We conclude that, for purposes of future proceedings in the District Court, this Court should not attempt to define either the boundaries of, or the participants in, the conspiracy charged in the indictment. The Government's evidence may be sufficient to prove any of a number of distinct conspiracies. Under these circumstances, a dismissal of the indictment in toto at this juncture would not be in the interests of justice. United States v. Russano, supara, at 716. See Bryan v. United States, 338 U.S. 552, 70 S. Ct. 317, 94 L. Ed. 335 (1950). Accordingly, we remand for further proceedings in conformity with this opinion. Kotteakos v. United States, supra, 328 U.S. at 777, 66 S. Ct. 1239. Should the Government decide to retry this case on the basis of the existing indictment, the District Court will have the benefit both of our decision and the trial record in deciding appropriate motions to sever. See United States v. Miley, supra, at 1209--1210.
Since a retrial is probable, we express our views on several additional issues which have been raised.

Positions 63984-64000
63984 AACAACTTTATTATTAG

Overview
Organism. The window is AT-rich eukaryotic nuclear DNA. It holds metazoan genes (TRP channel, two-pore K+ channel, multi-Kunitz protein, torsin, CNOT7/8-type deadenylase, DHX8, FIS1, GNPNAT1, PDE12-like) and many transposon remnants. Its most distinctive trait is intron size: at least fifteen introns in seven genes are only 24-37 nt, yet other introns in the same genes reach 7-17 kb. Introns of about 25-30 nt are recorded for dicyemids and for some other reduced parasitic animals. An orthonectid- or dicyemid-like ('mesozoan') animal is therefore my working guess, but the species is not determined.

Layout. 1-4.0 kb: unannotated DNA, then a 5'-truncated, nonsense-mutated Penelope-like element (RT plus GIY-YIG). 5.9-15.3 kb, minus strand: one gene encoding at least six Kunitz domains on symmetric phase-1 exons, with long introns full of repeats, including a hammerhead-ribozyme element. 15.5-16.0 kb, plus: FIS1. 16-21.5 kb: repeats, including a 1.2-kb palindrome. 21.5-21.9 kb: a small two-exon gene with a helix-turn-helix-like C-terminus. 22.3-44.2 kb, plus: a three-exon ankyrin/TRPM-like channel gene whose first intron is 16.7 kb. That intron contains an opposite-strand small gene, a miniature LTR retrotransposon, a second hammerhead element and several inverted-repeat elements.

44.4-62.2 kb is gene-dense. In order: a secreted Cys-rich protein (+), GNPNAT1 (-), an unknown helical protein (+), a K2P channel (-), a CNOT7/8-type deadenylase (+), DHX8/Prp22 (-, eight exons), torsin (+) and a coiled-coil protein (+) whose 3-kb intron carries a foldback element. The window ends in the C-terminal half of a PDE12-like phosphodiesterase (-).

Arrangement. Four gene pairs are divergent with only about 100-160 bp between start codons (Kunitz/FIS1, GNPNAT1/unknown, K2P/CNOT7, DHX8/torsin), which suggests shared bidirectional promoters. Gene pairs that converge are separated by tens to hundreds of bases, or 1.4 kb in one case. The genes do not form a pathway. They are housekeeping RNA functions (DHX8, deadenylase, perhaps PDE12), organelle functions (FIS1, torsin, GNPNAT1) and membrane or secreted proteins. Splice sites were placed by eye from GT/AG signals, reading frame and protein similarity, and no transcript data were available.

Appellants contend that the superseding indictment, 75 Cr. 5, was invalid. On January 6, 1975, the day the trial was set to begin, the Government discovered that the grand jury testimony of Albert Rossi used to obtain Indictment 74 Cr. 620 made no mention of defendant Raymond Thompson. Accordingly, the Government went before a second grand jury to obtain a superseding indictment. Rossi again testified but, instead of reiterating his previous testimony, merely supplemented it. Accordingly, his testimony named only ten of the indicted defendants and occupied less than three pages of transcript.17 Appellants contend that the second grand jury never considered the earlier testimony of Rossi and that, therefore, the denial by the trial judge of the motion to dismiss the indictment as based on insufficient evidence was erroneous. Our review of the transcript of Albert Rossi's January 6th testimony reveals that the transcripts of his prior testimony were both identified by him and presented to the grand jury as exhibits. In any event, 'an indictment valid on its face is not subject to challenge on the ground that the grand jury acted on the basis of inadequate . . . evidence.' United States v. Calandra, 414 U.S. 338, 345, 94 S. Ct. 613, 618, 38 L. Ed. 2d 561 (1974). While certain situations permit us to dismiss indictments in the exercise of our supervisory powers where we deem it wise, United States v. Estepa, 471 F.2d 1132 (2d Cir. 1972), this is not such an instance.